Proposed cuts to benefits for injured employees in Oklahoma could amount to $145 million in savings in workers' compensation costs for employers each year, according to an analysis released Tuesday.
But a cap on medical reimbursements included in an earlier draft of the legislation — missing from Senate Bill 1062 — could have increased savings by as much as $12 million more.
Nathan Atkins, spokesman for Senate Pro Tem Brian Bingman, said he won't comment on earlier versions of the legislation. But the final version — proposed last week and set for a vote by the full Senate on Wednesday — includes cost savings that will have a substantial impact on reducing costs for state employers.
“This is a game-changing piece of legislation,” Atkins said. “This is something that could be a national model.”
The cost analysis released Tuesday was prepared by National Council on Compensation Insurance, a licensed rating organization used by Oklahoma and 37 other states, and will have no bearing on actual premium changes instituted should the bill become law.
According to the analysis, savings associated with workers' compensation — including the shortening of deadlines for an employee to file for benefits and reductions in both benefit amounts and duration of eligibility — would constitute almost 99 percent of explicit employer savings.
Other savings, including a switch from a court-based system to an administrative one and an allowance for some employers to opt out of the system altogether, could bring total annual savings to $969 million each year, according to the analysis.
But critics said they are skeptical of a bill that attempts to reduce workers' compensation costs — up to a billion each year, according to some estimates — without approaching steepening medical costs.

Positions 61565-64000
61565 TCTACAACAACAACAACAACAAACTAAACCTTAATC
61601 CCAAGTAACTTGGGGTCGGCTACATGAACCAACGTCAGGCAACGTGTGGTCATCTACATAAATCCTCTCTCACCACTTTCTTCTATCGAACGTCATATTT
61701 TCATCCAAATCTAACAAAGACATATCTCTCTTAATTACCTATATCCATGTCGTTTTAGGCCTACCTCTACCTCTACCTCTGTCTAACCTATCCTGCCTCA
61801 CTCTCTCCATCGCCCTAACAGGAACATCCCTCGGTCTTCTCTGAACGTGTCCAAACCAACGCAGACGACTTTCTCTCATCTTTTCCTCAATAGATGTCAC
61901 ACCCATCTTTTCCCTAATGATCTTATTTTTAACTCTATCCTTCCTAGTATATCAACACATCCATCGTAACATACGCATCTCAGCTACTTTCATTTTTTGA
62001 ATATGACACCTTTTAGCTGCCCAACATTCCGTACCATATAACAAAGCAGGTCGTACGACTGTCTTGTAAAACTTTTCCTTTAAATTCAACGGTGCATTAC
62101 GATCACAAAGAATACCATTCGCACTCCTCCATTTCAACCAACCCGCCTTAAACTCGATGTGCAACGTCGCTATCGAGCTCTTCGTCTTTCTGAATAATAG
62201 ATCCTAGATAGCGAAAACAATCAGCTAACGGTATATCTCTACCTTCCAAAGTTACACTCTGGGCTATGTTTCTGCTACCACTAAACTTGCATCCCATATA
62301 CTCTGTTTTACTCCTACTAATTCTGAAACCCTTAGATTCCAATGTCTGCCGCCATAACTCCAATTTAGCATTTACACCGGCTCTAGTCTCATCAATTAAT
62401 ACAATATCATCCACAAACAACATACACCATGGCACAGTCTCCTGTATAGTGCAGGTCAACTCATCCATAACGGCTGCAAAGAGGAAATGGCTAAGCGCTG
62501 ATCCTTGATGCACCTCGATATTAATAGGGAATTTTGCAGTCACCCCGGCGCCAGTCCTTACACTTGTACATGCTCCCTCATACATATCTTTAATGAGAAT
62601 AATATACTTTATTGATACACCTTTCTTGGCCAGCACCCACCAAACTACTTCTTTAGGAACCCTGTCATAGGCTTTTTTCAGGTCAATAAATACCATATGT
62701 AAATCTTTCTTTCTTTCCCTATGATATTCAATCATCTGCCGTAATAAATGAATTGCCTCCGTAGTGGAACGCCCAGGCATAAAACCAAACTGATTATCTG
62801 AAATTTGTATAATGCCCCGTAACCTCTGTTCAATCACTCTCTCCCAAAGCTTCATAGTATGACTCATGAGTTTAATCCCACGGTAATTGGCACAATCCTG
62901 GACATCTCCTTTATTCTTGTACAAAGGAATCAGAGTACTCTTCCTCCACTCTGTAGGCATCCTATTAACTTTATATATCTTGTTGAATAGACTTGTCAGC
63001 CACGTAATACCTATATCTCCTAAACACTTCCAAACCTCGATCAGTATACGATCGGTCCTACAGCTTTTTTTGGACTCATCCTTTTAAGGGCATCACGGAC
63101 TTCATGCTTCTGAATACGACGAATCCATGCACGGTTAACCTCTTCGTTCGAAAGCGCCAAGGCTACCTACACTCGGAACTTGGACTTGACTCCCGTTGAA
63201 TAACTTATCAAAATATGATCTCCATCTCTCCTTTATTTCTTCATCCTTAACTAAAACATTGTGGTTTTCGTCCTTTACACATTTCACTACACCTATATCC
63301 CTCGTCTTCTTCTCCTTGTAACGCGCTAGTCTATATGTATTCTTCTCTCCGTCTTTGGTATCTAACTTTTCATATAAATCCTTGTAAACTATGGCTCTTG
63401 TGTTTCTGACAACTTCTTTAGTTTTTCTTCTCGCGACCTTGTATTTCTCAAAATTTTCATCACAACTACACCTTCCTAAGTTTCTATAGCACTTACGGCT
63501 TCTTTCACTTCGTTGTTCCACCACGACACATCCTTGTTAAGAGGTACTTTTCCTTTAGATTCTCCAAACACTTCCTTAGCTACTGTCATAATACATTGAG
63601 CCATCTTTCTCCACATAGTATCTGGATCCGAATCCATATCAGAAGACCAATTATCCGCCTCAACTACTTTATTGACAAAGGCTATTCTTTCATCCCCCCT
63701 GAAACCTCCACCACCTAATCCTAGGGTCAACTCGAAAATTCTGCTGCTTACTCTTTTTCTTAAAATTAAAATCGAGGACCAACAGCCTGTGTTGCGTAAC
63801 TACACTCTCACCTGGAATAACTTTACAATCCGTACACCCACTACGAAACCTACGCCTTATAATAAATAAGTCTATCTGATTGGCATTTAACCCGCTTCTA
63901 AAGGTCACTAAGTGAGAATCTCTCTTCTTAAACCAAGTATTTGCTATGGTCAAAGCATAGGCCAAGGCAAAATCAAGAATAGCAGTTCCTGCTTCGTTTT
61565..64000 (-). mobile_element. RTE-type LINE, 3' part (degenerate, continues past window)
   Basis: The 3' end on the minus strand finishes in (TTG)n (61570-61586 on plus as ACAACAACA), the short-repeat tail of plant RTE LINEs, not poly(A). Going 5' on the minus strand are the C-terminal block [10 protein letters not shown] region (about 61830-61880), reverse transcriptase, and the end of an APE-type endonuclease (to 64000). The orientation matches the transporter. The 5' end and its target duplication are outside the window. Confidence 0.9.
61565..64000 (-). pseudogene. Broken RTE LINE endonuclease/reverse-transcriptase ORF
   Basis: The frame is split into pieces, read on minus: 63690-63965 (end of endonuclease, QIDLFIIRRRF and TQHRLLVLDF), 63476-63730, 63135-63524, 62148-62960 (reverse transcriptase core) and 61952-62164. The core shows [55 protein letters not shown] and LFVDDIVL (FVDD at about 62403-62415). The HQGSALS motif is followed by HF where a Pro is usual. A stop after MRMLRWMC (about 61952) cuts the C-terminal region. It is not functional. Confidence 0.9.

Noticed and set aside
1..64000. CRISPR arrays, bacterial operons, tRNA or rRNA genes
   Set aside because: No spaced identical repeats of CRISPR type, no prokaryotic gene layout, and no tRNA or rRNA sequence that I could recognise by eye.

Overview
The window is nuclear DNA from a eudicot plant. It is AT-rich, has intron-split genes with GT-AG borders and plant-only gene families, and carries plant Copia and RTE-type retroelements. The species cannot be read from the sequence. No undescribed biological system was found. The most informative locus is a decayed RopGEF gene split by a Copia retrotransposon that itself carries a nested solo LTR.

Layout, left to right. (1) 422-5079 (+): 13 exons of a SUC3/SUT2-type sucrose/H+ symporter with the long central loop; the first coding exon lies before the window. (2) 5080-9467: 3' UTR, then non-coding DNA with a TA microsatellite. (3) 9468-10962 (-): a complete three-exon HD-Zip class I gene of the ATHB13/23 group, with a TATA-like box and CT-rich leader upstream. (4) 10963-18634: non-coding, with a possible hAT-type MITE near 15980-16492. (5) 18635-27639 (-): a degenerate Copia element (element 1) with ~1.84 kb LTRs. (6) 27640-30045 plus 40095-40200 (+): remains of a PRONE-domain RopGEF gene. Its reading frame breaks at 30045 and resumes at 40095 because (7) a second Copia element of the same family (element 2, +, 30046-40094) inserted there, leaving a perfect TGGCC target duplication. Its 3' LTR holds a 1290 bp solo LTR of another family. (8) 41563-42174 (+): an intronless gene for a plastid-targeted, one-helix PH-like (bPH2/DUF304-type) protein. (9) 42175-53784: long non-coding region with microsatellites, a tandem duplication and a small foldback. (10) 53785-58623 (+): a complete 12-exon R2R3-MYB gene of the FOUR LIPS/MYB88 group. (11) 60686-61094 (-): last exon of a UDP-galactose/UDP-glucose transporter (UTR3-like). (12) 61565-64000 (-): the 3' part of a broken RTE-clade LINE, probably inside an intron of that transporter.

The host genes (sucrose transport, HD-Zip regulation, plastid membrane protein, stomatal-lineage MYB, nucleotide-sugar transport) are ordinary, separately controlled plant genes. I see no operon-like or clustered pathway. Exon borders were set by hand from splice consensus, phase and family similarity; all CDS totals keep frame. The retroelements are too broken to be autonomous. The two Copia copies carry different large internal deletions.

Medical costs comprise more than 46 percent of total costs to the state, according to the council analysis. The proposed Senate bill would reduce those costs by only $1.9 million, or about 0.2 percent.
“Are we looking at saving money on the medical or are we just taking money from injured workers? That's the question I'm going to have,” said Senate Minority Leader Sean Burrage.
Burrage, D-Claremore, has proposed an amendment to the bill that would cap reimbursements for medical expenses at 150 percent of the Medicare reimbursement rate.
A similar cap was included in working drafts of the legislation as recent as Feb. 4, according to a State Chamber of Oklahoma document obtained by The Oklahoman last week.
A council analysis prepared in late January but not released to the public indicated savings under that cap could amount to as much as $14 million.
Bingman, R-Sapulpa, said there are other ways the proposed legislation will reduce medical costs, including a more rigorous fee schedule for doctors — and new rules, set by system commissioners instead of judges.
“They will adopt the rules that the system will operate under and that also will include the fees for the doctors,” he said.
Atkins said cuts to compensation awarded to injured employees will bring the state in line with its neighbors.
Only about 44 percent of compensation benefits currently awarded by the state go toward actual medical costs, Atkins said. The remaining 56 percent is spent on nonmedical expenses, such as time off work, he said — the highest in an eight-state region.
This is a game-
changing piece of legislation. This is something that could be a national model.”
spokesman for Senate